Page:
Weaving art, commerce
Downtown Grass Valley just got a little more arty, thanks to the fact that the Sierra Dance Institute and the WallStreet Cafe and Investment Center moved into the neighborhood.
Sierra Dance Institute is renovating the second floor of the Center for the Arts on 314 W. Main St. WallStreet Cafe and Investment Center opened about one month ago in the building formerly occupied by Dezines Plus at 114 W. Main St.
Two community leaders in particular welcome the new neighbors.
“Art is the fourth largest generator of sales in the state of California. It makes sense to mix art with other business. Arts can’t be in the highest-end district,” said Grass Valley Downtown Association Executive Director Howard Levine.
“Grass Valley to me offers affordable rents; it’s a good match with the new businesses that are coming in. Look at Daniel Brooks with his new store (on Mill Street), who’s also an artist. Art is a very usable thing. It’s great to have dance in Grass Valley.”
Levine, who co-founded the Nevada County Arts Council in his home 20 years ago, mentioned that artists have tried to maintain a vibrant Grass Valley arts scene for the past 25 years.
Penelope Curtis, executive director of the Nevada County Arts Council, is also pleased with the location of the two new arts-related businesses.
Coincidentally, the arts council moved from Nevada City to downtown Grass Valley last January after its office space at Miners Foundry Cultural Center was flooded.
“I’m very happy to have WallStreet Cafe open, because it creates another marriage of the variety of arts,” Curtis said, “it’s not just music, it’s not just a gallery. It’s a place (where) people can congregate and absorb a variety of arts.
“I’m very happy Sierra Dance Institute is moving into the center. It’s a great space for dance, yoga, gymnastics,” Curtis added.
These businesses join already established art businesses such as The Louvre, E.J. Gold Fine Art Gallery, Julie Baker Fine Art, Windhorse Rugs and The Guilded Pear, and the new Jerianne Van Dijk Gallery/Studio in downtown Grass Valley.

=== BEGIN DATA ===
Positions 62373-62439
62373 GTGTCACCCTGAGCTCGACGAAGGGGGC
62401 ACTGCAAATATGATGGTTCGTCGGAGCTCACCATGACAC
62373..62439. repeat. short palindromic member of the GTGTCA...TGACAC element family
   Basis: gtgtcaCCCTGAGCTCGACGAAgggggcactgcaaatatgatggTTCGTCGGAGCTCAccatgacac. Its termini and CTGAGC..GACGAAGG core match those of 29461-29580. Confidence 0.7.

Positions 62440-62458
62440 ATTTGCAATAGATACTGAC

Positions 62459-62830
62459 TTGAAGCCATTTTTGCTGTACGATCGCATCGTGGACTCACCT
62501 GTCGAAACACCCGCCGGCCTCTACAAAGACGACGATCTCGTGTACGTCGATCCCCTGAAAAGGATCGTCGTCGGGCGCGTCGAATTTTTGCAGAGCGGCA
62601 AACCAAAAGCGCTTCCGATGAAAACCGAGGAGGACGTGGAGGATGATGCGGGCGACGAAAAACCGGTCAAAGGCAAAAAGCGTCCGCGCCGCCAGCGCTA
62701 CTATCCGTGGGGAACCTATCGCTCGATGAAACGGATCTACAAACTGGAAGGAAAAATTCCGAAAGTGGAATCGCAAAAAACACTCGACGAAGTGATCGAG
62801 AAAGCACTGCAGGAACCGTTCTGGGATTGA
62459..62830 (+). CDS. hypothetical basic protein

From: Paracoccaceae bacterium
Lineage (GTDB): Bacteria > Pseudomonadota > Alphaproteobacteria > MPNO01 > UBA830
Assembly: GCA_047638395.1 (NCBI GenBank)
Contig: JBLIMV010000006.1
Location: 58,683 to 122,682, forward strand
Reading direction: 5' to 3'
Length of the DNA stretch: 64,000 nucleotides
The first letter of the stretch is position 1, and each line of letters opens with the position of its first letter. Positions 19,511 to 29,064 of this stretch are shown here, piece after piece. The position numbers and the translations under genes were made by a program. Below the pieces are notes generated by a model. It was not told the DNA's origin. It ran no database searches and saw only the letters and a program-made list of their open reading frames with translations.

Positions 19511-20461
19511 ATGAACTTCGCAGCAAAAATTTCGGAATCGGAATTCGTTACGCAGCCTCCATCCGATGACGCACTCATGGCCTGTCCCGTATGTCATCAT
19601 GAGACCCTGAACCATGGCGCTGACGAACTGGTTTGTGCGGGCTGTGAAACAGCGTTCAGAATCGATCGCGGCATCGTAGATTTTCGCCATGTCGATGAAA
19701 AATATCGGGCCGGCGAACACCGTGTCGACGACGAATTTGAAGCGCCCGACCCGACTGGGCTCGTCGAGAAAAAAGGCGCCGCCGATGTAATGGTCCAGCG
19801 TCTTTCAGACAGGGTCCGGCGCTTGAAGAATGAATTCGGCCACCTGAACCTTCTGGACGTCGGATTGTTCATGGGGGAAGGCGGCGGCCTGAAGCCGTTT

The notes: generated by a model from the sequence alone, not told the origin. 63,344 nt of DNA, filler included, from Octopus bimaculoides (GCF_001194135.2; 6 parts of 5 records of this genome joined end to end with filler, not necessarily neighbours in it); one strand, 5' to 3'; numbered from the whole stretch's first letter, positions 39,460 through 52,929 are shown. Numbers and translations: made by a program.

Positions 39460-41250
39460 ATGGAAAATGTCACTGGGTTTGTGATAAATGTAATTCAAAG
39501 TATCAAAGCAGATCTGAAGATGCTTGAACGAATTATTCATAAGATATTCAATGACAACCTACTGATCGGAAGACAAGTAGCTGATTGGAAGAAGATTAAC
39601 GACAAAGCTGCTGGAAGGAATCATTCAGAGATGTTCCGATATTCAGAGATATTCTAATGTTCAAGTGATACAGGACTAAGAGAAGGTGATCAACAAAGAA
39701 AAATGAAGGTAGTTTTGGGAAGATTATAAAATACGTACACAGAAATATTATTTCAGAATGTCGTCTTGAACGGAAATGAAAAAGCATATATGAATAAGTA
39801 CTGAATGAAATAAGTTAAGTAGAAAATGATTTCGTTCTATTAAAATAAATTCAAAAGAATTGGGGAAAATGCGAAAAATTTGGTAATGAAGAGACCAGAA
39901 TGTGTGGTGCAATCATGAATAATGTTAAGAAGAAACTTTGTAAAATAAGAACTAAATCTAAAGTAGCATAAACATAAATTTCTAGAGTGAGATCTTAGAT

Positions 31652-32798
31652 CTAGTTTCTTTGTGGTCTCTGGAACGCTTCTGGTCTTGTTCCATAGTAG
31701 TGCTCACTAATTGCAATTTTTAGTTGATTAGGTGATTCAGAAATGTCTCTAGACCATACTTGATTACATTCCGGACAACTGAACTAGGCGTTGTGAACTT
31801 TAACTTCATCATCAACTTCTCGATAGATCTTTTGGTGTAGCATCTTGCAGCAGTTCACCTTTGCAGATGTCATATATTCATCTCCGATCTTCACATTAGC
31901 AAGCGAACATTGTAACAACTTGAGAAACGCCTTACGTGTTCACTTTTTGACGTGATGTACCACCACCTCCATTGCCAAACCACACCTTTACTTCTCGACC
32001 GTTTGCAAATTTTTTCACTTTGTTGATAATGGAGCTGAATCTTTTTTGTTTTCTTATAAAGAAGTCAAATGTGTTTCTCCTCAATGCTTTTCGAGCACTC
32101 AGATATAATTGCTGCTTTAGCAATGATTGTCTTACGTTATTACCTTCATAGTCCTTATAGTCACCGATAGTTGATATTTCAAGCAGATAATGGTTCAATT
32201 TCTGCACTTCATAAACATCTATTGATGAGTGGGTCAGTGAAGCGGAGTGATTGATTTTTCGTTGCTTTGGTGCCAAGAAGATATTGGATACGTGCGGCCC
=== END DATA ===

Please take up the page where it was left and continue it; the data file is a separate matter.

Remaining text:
“I think the arts in Grass Valley have been expanding, and the variety is of high quality and representational of what the rest of California sees of Nevada County – a mecca for the arts,” Curtis said. “The growth of the arts in Grass Valley shows the importance of art as business.”
The WallStreet Cafe and Investment Center opened on Nov. 29 after two years of renovations, said building owner Hunter William (Bill) Bailey, a certified funds specialist, who jokingly calls the business his “baby boomer burnout center.”
“The theme is money by day, music by night,” said Bailey, a Newcastle resident. “Until 4 p.m., it’s quiet, with soft music and cable news stock market and business updates, a little more serious theme. After 4 p.m., it becomes more artistic, with an international music flavor.”
Ray Laflin and Indigo Dawson run the cafe, which serves gourmet organic coffee drinks, bagels, soup, lunch items and baked goods. Bailey meets with financial planning clients at the cafe. Live music is featured on Fridays; poetry and performance art are featured on Saturdays. Art exhibits will be ongoing.
In addition, Laflin will run a recording studio that is being built in back of the cafe. Dawson sells her own line of handmade soaps – Tahoe Soap Company – at the cafe.
“I’m here to promote my financial planning and to enjoy the next 20 years, doing it in a small-town fun setting,” said Bailey, an author of two books on financial planning books a radio show host Sundays at noon on Sacramento radio station 650-AM.
“Ray’s primary focus, in addition to supporting the WallStreet cafe, is to promote local musical artists through the recording studio. Indigo is to support the WallStreet Cafe and to support her retail. It’s like a co-op,” said Bailey.
For more information about the WallStreet Cafe and Investment Center, call 274-2411.
For more information about Sierra Dance Institute, call 477-7644.
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